Tapping is the most difficult metal cutting operation as it is the only case where the metal chips have to be guided sideways from the tool cutting face before being ejected via narrow guide ways.
You have to consider the following:
- The pre-tapped hole
- The quality and design of the tapping tool
- How the tap is turned to keep it in proper alignment with the hole
The pre-tapped hole
The majority of poor threads can be blamed on the hole and how it is produced. Since most holes are drilled, the quality, size and sharpness of the drill are of paramount importance. To tap good quality threads, the hole should be round, straight and have smooth sides and should not have a torn or scored surface.
It should also be the correct diameter for the particular requirements. Large size holes should be reamed or bored for good quality threads to be produced.
Tapping the hole can be done by hand or machine.
For this use fixed T-type tap wrenches or ratchet t-tap wrenches (see fig 1).
When choosing these tap wrenches select one that keeps the tap in perfect alignment with the axis of the wrench to ensure good quality threads. A good quality T-tap wrench will have each component made from a suitable steel correctly hardened for the application and hold taps for the size you want to use.
Many T-Type tap wrenches of 12mm or 1/2" capacity will not hold 10mm or 3/8" taps so check this out before you buy.
Bar tap wrenches can also be used but make sure that the tap is held perpendicular to the axis of the wrench to obtain good quality threads.
Remember: before you buy any tap wrench, put a tap into the tool and check it is held securely and in proper alignment.
There are a wide variety of ways to turn the tap as there are a wide variety of chucks, all with different features. There are reversible tapping attachments and non-reversible tapping attachments either with direct or quick change features. Choosing the best type for your use depends on the type of machine you will be using and the job requirements.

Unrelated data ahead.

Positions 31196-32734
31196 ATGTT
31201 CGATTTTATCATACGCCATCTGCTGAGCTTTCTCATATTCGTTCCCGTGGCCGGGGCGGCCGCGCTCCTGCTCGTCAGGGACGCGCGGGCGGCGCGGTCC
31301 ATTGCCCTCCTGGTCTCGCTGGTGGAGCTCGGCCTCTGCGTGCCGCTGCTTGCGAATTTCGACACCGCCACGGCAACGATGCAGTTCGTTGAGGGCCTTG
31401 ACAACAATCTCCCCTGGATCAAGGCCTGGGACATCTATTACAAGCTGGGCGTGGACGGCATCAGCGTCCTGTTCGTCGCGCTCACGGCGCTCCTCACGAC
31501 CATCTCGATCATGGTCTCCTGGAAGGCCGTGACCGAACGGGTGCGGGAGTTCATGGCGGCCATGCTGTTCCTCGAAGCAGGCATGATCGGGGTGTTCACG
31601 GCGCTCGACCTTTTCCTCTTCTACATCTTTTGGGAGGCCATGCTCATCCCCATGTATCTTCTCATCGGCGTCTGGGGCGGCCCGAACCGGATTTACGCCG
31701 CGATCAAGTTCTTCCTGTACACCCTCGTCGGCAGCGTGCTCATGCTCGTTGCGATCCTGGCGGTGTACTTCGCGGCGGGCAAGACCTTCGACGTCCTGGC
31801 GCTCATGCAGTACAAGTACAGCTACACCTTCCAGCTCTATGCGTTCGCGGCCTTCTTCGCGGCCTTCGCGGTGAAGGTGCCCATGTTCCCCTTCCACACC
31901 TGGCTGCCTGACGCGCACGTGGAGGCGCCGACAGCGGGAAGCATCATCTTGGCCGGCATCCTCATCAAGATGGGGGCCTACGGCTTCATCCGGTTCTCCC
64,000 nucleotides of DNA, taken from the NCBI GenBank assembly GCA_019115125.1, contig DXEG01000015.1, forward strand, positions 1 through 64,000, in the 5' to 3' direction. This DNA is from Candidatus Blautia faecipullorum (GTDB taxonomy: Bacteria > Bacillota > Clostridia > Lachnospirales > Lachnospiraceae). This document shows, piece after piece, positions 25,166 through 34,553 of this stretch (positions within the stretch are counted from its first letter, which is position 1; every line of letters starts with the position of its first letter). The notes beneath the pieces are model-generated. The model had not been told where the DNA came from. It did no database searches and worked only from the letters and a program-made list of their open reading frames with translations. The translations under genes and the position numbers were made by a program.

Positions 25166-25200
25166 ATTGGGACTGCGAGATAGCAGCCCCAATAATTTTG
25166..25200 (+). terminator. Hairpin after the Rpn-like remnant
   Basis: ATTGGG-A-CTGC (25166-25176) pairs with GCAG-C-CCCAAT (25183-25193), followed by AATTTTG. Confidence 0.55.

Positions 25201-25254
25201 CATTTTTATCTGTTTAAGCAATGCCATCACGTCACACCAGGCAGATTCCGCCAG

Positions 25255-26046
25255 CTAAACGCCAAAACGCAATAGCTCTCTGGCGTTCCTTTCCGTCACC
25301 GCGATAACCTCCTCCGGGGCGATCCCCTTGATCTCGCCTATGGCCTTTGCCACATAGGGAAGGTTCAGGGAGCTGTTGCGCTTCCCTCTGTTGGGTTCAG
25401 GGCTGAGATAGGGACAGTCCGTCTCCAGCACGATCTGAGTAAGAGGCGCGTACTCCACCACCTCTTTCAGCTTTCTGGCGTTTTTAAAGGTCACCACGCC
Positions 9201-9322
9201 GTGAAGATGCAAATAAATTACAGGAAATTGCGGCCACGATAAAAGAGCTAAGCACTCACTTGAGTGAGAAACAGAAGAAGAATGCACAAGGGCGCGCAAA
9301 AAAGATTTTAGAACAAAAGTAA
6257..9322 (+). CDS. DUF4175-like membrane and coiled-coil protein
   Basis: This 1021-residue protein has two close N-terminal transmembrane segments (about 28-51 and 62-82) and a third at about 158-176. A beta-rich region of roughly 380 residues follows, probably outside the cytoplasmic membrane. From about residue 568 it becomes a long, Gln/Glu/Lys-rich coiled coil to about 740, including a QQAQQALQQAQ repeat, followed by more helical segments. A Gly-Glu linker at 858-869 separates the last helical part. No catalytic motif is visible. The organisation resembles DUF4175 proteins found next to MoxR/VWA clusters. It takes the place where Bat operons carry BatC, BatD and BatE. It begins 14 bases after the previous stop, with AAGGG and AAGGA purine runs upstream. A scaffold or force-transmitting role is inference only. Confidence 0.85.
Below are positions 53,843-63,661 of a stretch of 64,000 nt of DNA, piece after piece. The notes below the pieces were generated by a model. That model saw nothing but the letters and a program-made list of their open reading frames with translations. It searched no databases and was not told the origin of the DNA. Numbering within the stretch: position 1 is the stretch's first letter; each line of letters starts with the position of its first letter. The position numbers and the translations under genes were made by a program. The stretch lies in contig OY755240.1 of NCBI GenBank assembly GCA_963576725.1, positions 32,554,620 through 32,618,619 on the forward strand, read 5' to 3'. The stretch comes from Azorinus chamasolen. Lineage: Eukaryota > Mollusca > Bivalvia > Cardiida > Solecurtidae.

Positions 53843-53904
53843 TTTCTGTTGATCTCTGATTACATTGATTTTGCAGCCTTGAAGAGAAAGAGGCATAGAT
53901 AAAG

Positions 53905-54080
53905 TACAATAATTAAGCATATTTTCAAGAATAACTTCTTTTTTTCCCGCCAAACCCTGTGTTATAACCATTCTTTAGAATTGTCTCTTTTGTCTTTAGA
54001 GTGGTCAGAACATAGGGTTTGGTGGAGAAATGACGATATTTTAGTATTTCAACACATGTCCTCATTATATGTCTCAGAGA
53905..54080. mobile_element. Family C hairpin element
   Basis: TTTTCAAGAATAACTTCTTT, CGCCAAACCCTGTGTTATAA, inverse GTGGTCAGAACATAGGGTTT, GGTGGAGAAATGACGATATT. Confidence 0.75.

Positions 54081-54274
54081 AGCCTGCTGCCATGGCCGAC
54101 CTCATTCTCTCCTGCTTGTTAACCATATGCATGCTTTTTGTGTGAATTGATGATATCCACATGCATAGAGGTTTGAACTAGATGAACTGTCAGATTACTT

Tapping on drilling machines can be done with reversible tapping chucks (see fig 2).
If using a radial arm drill, a non-reversing tapping attachment will give the best results as they have much better features such as both radial and axial float and have better clutches for use in blind holes (see fig 3).
Tapping on a manual lathe is best done with a non-reversing tapping attachment or a universal quick change system for centering, drilling and tapping (see fig 4).
Tapping on milling machines or borers is also best done with non-reversible tapping chucks.
In general, if the machine spindle is reversible then the non-reversing tapping chuck is usually the best one to use.
CNC machine tapping
There are a large variety of different shanks, rigid, radial or axial float, quick change adaptors either rigid or with clutch and with standard or slimline designs.
Whatever tapping application you use the important things to remember are:
- Produce the correct hole
- Choose the correct tooling
- Most importantly, turn the tap in correct alignment to ensure a good quality thread.